Text Size  Decrease Font Size Increase Font Size



Digital Assets

Dylan Saul

When did you last check your Facebook page? Your LinkedIn? How about your online bank account? Clearly, these electronic services – these digital assets – have become part of our daily lives. But we rarely stop to think about what happens to these accounts once we pass away.

Consider the example of Chicagoan Eva Kripke, who attempted to access her deceased husband’s online bank account in 2011. Although she was duly named as his attorney-in-fact, and even though she produced her husband’s Social Security number, the bank would not permit her to access the account, all because her husband had failed to leave her the password.

Also in 2011, the parents of Virginian teenager Eric Rash attempted to access their deceased son’s social media accounts. Although Facebook memorializes accounts of the deceased, and accounts can be terminated at the request of a verified family member, Facebook’s privacy policy prevents it from disclosing login information to even the closest relations of users who have passed away, until the estate is entirely settled.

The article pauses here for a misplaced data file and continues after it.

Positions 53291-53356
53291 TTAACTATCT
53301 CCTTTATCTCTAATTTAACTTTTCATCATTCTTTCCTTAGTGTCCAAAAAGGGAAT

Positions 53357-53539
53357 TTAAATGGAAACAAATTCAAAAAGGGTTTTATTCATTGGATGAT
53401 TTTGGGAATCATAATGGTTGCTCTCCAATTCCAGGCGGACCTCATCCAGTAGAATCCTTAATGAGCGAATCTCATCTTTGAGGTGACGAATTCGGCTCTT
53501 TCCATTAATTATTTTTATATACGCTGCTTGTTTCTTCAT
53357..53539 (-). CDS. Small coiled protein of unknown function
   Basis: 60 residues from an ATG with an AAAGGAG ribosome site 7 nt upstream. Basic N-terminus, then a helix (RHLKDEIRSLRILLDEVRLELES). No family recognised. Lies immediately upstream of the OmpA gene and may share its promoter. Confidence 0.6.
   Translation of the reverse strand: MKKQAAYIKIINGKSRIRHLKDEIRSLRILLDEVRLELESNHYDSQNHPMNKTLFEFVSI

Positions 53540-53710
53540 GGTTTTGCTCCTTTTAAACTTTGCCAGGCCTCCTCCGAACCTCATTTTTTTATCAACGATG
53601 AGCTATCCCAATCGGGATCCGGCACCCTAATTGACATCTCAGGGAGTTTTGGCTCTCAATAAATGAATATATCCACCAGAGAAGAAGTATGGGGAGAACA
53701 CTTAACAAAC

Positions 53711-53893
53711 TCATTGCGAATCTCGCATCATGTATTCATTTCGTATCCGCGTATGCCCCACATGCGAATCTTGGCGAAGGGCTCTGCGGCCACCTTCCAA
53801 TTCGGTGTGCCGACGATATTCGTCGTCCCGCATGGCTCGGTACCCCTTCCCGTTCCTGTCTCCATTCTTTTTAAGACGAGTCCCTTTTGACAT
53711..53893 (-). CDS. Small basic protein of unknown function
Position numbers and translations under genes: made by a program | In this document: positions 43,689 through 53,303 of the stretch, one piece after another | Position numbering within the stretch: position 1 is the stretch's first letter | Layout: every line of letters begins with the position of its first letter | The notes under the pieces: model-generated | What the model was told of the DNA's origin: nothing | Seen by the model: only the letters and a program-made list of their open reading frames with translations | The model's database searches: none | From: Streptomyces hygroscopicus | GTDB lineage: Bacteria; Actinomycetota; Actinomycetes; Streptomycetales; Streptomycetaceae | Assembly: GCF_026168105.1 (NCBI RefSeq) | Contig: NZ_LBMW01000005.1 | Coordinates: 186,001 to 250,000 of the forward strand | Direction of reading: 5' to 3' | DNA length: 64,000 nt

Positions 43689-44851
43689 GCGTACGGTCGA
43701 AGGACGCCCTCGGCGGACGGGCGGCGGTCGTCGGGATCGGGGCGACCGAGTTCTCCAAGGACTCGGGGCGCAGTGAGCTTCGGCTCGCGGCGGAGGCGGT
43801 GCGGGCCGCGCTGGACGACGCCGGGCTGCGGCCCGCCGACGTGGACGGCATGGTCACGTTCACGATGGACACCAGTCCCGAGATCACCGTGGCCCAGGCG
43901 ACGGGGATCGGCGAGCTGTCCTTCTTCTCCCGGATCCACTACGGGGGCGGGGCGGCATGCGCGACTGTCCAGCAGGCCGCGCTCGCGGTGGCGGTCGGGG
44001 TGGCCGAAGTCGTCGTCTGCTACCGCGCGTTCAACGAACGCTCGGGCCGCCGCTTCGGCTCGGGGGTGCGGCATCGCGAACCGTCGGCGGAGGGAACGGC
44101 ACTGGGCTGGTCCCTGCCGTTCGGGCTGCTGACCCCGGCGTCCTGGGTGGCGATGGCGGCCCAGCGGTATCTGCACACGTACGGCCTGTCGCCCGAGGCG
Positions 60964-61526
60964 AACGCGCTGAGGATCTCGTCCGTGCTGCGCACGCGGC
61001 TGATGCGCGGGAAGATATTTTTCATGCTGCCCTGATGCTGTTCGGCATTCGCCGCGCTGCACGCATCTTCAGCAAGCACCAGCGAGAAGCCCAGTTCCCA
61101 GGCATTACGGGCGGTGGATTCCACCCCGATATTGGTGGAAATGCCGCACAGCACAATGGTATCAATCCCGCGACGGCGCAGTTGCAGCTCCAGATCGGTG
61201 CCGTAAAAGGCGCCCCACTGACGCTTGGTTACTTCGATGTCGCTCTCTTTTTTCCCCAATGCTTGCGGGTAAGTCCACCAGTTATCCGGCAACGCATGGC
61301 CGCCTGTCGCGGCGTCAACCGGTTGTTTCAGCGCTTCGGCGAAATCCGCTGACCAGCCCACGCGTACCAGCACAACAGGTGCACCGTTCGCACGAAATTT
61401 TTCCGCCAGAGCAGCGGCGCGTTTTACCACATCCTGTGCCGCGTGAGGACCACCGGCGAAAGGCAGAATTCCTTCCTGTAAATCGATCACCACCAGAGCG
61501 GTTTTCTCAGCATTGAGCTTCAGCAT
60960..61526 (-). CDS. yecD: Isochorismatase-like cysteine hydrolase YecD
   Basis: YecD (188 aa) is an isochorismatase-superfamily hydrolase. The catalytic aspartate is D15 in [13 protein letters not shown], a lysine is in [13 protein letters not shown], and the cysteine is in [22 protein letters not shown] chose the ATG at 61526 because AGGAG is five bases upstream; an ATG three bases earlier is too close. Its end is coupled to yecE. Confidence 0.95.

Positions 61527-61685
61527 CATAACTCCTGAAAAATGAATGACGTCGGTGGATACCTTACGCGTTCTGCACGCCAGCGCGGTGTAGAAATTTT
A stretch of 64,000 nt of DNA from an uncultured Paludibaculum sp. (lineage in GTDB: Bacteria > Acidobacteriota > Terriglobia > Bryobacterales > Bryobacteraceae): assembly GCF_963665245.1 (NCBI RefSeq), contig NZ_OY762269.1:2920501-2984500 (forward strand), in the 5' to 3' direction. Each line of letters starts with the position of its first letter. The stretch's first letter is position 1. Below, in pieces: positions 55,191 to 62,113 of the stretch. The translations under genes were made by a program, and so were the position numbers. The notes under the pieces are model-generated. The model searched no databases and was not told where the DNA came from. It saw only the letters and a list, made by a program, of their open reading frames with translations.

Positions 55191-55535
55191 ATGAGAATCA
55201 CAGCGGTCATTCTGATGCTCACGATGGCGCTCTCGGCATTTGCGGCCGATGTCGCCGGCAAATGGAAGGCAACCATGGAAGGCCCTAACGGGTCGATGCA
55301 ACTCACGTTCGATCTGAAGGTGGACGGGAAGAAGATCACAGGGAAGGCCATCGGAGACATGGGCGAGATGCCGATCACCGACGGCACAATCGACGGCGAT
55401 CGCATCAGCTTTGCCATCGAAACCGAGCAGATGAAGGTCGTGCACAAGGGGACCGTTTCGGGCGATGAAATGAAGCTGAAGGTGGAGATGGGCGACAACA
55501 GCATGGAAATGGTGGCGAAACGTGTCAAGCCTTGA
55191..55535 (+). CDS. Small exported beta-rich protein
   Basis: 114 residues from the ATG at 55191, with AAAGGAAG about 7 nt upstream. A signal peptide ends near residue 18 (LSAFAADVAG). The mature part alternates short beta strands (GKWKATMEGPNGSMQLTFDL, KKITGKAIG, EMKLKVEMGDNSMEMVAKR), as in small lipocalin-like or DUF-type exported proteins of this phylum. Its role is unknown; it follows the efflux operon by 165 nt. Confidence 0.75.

These stories demonstrate that law is constantly playing catch-up to technology, which will only continue advancing at a quicker and quicker pace. Minnesota joined the many states addressing this problem by adopting the Revised Uniform Fiduciary Access to Digit Assets Act (UFADAA) in May 2016. As its name implies, UFADAA gives fiduciaries access to those digital assets which are necessary to carry out their duties, and will apply to all governing documents in Minnesota executed before, on, or after the act officially goes into effect on August 1, 2016.

We encourage our clients to think carefully about their digital assets when deciding whether to give fiduciaries full, partial, or no access to their online accounts. It is our standard practice to include digital assets provisions in all Powers of Attorney, Wills, and Trust Agreements, so that those closest to you may access, manage, and terminate your accounts in accordance with your wishes. It is crucial to protect and pass on not just your tangible assets, but the immense value of your data stored in the cloud.

Contact Us

map new

Sanford, Pierson, Thone & Strean, PLC
1905 East Wayzata Boulevard, Suite 220
Wayzata, MN  55391

Phone: (952) 404-2100
Fax: (952) 404-2111
Email: This email address is being protected from spambots. You need JavaScript enabled to view it.

slogan int

© 2015 Sanford, Pierson, Thone & Strean, PLC
Lawyer Website by The Modern Firm